Erroneous DMCA notices and copyright enforcement: the VPA, BitTorrent, and me

I recently posted an article on Ed Felten’s group blog, Freedom to Tinker, which covers both technical and policy-related I.T. issues. It describes some technical issues and my recent experience with DMCA enforcement agencies, BitTorrent, and CoralCDN. I think our readers would be interested in it as well, as well as join in the lively conversation among commenters.

In the past few weeks, Ed has been writing about targeted and inaccurate copyright enforcement. While it may be difficult to quantify the actual extent of inaccurate claims, we can at least try to understand whether copyright enforcement companies are making a “good faith” best effort to minimize any false positives. My short answer: not really.

Let’s start with a typical abuse letter that gets sent to a network provider (in this case, a university) from a “copyright enforcement” company such as the Video Protection Alliance.

The rest of the article can be found here.

  • I deal with copyright issues when I build my websites. People just love scraping content right when it gets posted with their bots. Really damn annoying. The only way I can seem to get around it is by filing claims to google. Gahh! But I love torrents :)

  • Omprakash Gnawali

    Considering the widespread deployment of NATs (wireless routers, …) at homes, it appears that the users are getting notices, technically, as a conspiring network operators rather than someone running these applications. If the user claims that no file sharing application was running on the IP (are IP's listed on these notices NAT IP?), that defense sounds similar to the defense you presented on your post. How is Corel's situation different from a home user who has a NAT box?

  • markschmidt

    Its worth pointing out that Video Protection Alliance uses an anti-piracy company called Nexicon http://www.nexiconinc.com to collect data. Some recent articles from Torrentfreak:

    http://torrentfreak.com/automated-legal-threats

    http://torrentfreak.com/tag/video-protection-al

    Looks like the founder/cto is this Tommy Stiansen guy:

    http://ww.nexiconinc.com/corpblog

  • Yes, IP and port addresses are listed in the complaint.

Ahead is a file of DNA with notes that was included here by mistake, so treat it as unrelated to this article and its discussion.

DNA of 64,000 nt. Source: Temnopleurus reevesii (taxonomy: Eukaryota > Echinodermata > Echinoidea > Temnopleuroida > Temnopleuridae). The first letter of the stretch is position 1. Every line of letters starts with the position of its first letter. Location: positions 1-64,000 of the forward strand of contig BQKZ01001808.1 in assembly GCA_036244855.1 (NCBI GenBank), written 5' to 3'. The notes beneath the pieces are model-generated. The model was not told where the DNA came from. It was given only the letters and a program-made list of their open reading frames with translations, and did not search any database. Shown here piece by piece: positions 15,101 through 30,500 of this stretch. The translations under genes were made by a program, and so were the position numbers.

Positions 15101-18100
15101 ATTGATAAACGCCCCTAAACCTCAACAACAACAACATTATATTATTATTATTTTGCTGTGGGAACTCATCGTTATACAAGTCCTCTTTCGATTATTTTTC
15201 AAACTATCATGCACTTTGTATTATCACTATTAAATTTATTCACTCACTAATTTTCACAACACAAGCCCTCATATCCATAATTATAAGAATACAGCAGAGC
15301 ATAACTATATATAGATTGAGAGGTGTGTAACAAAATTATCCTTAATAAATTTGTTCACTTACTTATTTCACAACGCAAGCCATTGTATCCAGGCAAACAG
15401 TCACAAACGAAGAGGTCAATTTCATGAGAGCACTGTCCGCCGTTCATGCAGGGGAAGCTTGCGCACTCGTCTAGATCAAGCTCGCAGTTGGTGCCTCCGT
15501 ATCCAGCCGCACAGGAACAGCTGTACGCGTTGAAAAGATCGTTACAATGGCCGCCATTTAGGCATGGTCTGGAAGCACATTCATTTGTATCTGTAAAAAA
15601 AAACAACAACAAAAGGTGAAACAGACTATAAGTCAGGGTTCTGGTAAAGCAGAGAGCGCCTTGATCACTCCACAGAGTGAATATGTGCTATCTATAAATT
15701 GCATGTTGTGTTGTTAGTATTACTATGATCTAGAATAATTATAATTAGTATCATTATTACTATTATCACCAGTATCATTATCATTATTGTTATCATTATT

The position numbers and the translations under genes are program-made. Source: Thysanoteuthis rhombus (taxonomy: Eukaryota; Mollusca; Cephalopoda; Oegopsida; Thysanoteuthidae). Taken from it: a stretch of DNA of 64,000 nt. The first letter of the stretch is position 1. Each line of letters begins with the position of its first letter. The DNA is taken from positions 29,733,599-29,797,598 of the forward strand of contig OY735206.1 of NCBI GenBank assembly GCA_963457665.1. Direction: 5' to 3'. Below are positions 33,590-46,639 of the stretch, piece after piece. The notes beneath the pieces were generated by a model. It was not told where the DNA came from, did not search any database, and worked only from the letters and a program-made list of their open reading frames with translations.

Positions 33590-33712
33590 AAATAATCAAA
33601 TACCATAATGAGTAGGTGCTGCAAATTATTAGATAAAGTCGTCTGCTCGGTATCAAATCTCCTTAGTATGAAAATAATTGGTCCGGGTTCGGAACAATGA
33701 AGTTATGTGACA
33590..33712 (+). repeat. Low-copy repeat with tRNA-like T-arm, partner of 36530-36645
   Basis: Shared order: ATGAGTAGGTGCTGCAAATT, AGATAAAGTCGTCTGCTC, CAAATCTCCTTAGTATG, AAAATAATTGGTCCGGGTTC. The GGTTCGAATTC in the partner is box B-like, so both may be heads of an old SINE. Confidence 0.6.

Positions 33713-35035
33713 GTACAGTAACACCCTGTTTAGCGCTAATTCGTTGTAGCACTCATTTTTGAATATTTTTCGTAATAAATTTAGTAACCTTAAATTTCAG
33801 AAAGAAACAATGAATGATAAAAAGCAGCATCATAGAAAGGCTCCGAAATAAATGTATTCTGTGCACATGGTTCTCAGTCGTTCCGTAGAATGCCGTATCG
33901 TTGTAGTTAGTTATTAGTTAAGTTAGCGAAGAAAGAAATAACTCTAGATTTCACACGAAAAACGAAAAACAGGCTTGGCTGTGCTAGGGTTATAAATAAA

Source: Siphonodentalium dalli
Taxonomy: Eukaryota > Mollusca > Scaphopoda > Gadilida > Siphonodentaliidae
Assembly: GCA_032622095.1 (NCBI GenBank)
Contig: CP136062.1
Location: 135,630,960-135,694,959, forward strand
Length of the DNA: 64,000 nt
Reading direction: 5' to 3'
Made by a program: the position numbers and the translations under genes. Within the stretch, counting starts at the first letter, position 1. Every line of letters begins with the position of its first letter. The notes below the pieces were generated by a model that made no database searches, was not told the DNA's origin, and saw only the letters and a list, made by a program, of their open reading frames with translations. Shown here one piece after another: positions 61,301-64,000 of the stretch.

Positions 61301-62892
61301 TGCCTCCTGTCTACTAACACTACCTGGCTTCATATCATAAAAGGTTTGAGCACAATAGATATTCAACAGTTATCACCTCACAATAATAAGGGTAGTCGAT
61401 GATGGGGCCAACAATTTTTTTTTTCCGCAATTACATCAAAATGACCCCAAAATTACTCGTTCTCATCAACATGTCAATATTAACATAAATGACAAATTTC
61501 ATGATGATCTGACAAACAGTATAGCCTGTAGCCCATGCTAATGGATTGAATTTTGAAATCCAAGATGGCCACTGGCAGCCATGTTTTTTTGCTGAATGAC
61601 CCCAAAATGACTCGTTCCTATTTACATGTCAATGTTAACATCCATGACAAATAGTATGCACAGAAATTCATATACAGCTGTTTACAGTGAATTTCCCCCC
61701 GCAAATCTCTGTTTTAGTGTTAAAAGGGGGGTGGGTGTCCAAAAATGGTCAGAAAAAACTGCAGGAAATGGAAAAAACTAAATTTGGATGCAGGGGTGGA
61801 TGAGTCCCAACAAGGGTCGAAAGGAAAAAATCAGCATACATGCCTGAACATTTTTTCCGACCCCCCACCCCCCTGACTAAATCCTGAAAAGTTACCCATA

In CoralCDN's particular case, we do have machine-wide flow logs about all traffic (from PlanetLab's logging), and no such IP:port address exists. But, one could argue that logs aren't tamper proof (if I were colluding with PlanetLab operators).

    This comes back to the question I raise: how I might “prove” I'm not running a file-sharing application? I'm not saying that such monitoring might not have some false positives. Given my own experience and knowledge of what happened in this case, however, I can assert that the technology that the VPA was using—which I've subsequently learned belongs to Nexicon—does little verification of IP:port pairs that it scrapes from BitTorrent trackers.

    This was my main point—that the current verification is insufficient and false positives are too easily turned up—not a proposal for verifying the accuracy of copyright complaints.

  • Yes, IP and port addresses are listed in the complaint.

    In CoralCDN's particular case, we do have machine-wide flow logs about all traffic (from PlanetLab's logging), and no such IP:port address exists. But, one could argue that logs aren't tamper proof (if I were colluding with PlanetLab operators).

    This comes back to the question I raise: how I might “prove” I'm not running a file-sharing application? I'm not saying that such monitoring might not have some false positives. Given my own experience and knowledge of what happened in this case, however, I can assert that the technology that the VPA was using—which I've subsequently learned belongs to Nexicon—does little verification of IP:port pairs that it scrapes from BitTorrent trackers.

    This was my main point—that the current verification is insufficient and false positives are too easily turned up—not a proposal for verifying the accuracy of copyright complaints.

  • Anonymous

    I believe 99% files on these files sharing site copyright violations. These all must be banned for the sake future of e-commerce.

    Pink
    classifieds

  • torrent

    Its worth pointing out that Video Protection Alliance uses an anti-piracy company called Nexicon to collect data.

    http://www.torrentdestek.net

  • Hi..The current verification is insufficient and false positives are
    too easily turned up—not a proposal for verifying the accuracy of
    copyright complaints.

  • Jeff Johnson

    There are so many issues with DMCA enforcement agencies and job they can and should do but are not doing. Of course, it can be difficult to assure that all content is secured under copyright but Essays Solutions do their best for customers to be sure of quality of its content.